Gisburne was pleased when he saw Robin and Much with the deer. It had been a boring day and here at last was the chance for some action. For a minute or two he watched the two poachers as they hurried along through the trees below him, then almost casually he turned his horse and galloped down the hillside with his men close behind him.
When Robin saw the horsemen, he shrugged the deer from his shoulders and with a warning shout to Much took to his heels. As Gisburne came crashing through the trees Robin threw away his bow and quiver. The young Steward could easily have overtaken the fugitives but he preferred to let them run until they were exhausted. Alter all, it gave his horse some exercise. At length, drenched with sweat and panting for breath, Robin and Much could run no further, and as they stumbled to a halt their pursuers surrounded them. Gisburne trotted forward and watched while his men dismounted and grabbed hold of the two youths.
Do you know who I am? Gisburne asked, with brisk cheerfulness.
Yes, gasped Robin, wiping the stinging sweat from his eyes.
Well? Gisburne demanded.
My Lord of Gisburne.
Good. Gisburne was pleased that he had been recognized. Who are you, serf?
Robin looked hard at his tormentor. Im not a serf Im a free man.
Gisburne leant forward in his saddle and hit him hard across the face. He did this quite calmly and without rancour.
[p.12]
If I say youre a serf youre a serf, he said. Now then. Whats your name serf!
Robin of Loxley.
Gisburne raised his eyebrows. You arent Robin of Loxley because Loxley doesnt exist.
For a moment Robin was back in the burning village that had once been his home, watching the mailed knights cutting down the screaming women as they ran blindly among the horses and the flashing swords.
I was born in Loxley, he said quietly.
Gisburne smiled but his eyes were cold. Then you had better forget it, hadnt you? he replied, patting his horse as it moved impatiently under him.
Now then, youve broken the law of venison. Do you know what that is, boy? Ill spell it out, shall I? No man shall carry a bow in the forest save a sworn forester. No man shall kill or hunt the Kings beasts. Dyou know the penalty?
Robin nodded.
Dont nod, said Gisburne irritably.
Yes.
"Yes, my lord".
Yes, my lord.
Thats better.
Much moved forward. My lord it was me shot the deer, he said nervously. He grinned sheepishly. Much is my name, sir
Whats the matter with him? Gisburne demanded. Is he simple?
Hes the millers son, said Robin. His mother fostered me. Hes nothing to do with this he
Youll lose your tongue as well as your hand, Gisburne interrupted. Tie them up.
With his prisoners securely bound, Gisburne turned his horse and began slowly making his way back through the forest towards Nottingham Castle.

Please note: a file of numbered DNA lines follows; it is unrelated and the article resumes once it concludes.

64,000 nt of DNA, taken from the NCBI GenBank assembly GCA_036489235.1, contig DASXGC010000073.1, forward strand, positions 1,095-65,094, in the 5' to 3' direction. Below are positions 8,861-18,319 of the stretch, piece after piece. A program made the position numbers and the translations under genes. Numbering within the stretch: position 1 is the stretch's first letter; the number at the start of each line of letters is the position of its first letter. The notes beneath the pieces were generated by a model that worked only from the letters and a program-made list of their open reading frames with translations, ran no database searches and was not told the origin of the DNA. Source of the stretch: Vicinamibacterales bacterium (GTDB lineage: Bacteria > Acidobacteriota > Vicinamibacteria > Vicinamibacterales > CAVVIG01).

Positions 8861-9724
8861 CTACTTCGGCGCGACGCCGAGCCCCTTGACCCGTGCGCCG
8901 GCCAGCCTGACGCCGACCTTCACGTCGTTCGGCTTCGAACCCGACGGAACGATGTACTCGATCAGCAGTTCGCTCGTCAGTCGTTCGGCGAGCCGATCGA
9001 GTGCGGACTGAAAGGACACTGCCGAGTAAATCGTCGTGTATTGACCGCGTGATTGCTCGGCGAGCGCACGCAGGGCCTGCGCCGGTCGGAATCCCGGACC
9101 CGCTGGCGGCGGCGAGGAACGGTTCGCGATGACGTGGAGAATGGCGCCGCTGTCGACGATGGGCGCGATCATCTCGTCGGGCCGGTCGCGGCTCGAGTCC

* * *
In the middle of a painted circle lit by flickering black candles, a naked giant struggled to free himself from chains [p.13] shackling him to the flagstones. His hair and beard were matted with filth, and his slack mouth was flecked with foam. His eyes stared blankly at the sinister and implacable figure of Simon de Belleme.
The Baron de Belleme was one of the most powerful men in England. He was also a magician and he worshipped the demon Azael. He believed Azael would give him power over the universe, power to destroy the balance of good and evil and make him immortal so that he could rule everlasting chaos with the Lords of Darkness. Many were the sacrifices he made to Azael in order to achieve this insane ambition. He had even killed his own wife, the Lady de Belleme. He feared the demon and would do anything to placate him.
But Simon also feared the prophecies of Gildas the Monk concerning the Hooded Man: so he had chained his naked slave in the Circle of Solomon hoping that Azael would speak through him.
The huge man shook and twisted in his chains as the demon possessed him. His limbs writhed and his eyes rolled up until only the whites were showing: his mouth fell open and a loathsome voice, cavernous and vile, spoke as if coming from the very depths of hell. Beware the Hooded One. Hernes Son will seek the Arrow. It is near it is near...
Simon threw himself to his knees. What must I do? he cried, his voice echoing around the cellars of Castle Belleme.
The giant shuddered; the power of the demon surged through him and it spoke again.
A sacrifice! A sacrifice! A young girl innocent spotless... The evil voice died away and the giant lay still. Azael kid gone.
Simon stood up. Would the demon ever be satisfied? When would he grant him the immortality he craved? Time was running out for Simon. A malignant disease was eating at his heart and in a few years